Let's sit down with some coffee and talk about games!

Noble readers! As you may have noticed, I haven’t posted in a little while. The reason for my temporary abandonment of this blog has to do with my current objectives. I started this blog for two reasons: To exercise my writing, and to discuss interesting games. As things stand at the moment, I very much wish to continue to practice my writing skills, as well as continue to discuss gaming, but I’m not sure if this blog is the adequate way to proceed. Throughout these first few months of my blog’s life, I’ve had to face the ever-looming question of what direction to follow. For example, I’ve thought about writing exclusively about independent games, or about writing for other blogs as a contributor rather than have my own. I’ve also fought with the question of whether to write a parallel blog in Spanish.

But then there’s the issue of my game design endeavors  Game design is something I’ve always wanted to pursue, but only now have started to seriously consider. As things stand, maintaining this blog takes a considerable amount of time, which may be better spent if I focused it towards game design.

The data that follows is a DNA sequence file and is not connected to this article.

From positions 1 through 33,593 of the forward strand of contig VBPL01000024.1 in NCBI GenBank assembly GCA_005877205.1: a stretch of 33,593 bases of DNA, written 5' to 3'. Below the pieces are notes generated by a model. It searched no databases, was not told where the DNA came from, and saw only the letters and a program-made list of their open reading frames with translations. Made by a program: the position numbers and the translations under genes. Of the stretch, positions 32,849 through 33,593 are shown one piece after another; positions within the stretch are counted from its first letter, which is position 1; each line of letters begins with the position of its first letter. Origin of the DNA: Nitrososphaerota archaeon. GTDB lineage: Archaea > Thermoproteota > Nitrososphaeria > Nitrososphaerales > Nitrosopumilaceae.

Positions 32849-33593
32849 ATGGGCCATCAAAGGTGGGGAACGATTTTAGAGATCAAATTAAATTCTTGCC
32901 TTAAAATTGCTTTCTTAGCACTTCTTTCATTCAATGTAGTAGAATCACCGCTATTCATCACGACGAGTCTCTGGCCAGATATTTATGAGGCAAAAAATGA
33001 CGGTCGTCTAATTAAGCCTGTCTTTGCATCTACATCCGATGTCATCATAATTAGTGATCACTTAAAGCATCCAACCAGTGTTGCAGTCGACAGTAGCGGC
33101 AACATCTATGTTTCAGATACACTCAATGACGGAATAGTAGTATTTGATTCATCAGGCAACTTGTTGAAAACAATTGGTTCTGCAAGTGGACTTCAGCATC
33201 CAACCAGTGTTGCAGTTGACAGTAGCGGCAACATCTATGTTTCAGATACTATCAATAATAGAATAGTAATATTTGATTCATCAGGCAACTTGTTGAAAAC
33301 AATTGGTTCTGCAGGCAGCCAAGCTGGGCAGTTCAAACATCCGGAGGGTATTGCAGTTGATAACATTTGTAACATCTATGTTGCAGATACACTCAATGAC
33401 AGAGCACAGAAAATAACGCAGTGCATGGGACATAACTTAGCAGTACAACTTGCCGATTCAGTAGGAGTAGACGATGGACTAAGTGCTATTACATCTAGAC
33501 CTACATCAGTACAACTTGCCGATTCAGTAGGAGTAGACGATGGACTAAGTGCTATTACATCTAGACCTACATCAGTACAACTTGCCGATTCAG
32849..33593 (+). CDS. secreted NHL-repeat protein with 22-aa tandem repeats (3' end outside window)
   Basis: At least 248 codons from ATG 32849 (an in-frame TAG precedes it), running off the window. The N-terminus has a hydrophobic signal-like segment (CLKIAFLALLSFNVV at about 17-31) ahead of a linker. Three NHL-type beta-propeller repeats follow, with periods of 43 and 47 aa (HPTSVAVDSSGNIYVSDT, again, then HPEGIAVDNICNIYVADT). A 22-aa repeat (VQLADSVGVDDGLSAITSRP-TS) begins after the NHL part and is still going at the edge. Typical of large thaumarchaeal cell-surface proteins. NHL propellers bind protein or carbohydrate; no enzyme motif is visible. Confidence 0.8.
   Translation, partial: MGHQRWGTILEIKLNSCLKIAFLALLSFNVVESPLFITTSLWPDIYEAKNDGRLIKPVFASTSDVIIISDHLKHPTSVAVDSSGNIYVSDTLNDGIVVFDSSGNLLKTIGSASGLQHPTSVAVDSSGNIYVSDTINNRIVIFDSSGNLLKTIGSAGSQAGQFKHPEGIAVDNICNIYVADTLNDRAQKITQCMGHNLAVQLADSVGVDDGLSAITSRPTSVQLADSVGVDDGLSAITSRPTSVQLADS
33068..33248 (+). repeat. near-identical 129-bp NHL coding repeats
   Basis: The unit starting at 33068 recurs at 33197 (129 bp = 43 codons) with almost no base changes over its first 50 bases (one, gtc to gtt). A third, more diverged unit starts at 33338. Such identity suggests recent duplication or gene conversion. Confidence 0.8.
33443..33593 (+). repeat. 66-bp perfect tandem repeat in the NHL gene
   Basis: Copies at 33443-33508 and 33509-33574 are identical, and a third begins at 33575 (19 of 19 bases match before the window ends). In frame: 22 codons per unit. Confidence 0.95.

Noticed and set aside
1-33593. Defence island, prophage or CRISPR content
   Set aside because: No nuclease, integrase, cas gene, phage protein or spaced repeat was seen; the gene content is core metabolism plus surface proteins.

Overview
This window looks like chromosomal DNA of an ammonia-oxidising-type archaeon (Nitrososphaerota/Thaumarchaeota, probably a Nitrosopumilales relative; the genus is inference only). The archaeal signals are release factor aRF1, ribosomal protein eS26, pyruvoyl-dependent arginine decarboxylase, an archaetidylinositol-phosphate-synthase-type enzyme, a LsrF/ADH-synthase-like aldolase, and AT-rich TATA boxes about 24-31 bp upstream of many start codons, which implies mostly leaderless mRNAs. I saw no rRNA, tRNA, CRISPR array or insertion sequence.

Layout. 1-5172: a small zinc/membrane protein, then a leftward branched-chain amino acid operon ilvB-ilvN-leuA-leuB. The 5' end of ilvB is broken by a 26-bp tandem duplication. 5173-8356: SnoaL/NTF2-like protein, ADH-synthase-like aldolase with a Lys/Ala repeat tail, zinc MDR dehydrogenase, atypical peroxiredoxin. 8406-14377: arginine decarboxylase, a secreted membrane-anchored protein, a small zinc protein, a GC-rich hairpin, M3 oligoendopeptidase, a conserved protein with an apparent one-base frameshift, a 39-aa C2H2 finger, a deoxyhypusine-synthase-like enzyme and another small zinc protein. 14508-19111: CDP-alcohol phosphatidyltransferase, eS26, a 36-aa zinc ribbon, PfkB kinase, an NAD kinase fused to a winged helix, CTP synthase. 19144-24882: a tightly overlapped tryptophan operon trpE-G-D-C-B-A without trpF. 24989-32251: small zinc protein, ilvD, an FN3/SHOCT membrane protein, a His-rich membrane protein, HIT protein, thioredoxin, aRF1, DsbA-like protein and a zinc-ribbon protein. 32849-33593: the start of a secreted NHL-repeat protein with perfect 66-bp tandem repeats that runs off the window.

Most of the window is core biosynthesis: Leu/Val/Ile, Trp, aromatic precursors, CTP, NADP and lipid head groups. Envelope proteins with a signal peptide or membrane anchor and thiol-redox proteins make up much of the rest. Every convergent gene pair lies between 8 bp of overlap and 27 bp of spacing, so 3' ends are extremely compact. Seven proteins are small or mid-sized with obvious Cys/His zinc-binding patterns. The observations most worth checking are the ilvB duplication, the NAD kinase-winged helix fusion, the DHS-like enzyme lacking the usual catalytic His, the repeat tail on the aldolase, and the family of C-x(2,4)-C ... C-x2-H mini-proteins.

This all ties together with the most recent edition of IndieCade, which I was lucky enough to attend. I had a blast! I met a lot of developers, played many fascinating games, and attended a few eye-opening conferences. Keeping in line with the tone of this blog, I think it would be a great idea to write a few articles about some of the games I checked out at IndieCade. This is the immediate future of the blog. After that, I’m not sure what will happen. The only thing I know for sure is that I’ll be diving deeper and deeper into the art of playing and making games. So, be it as as an amateur writer or an indie developer, you will certainly see more of me.

For now, expect to see some posts coming up soon. Sorry for the downtime!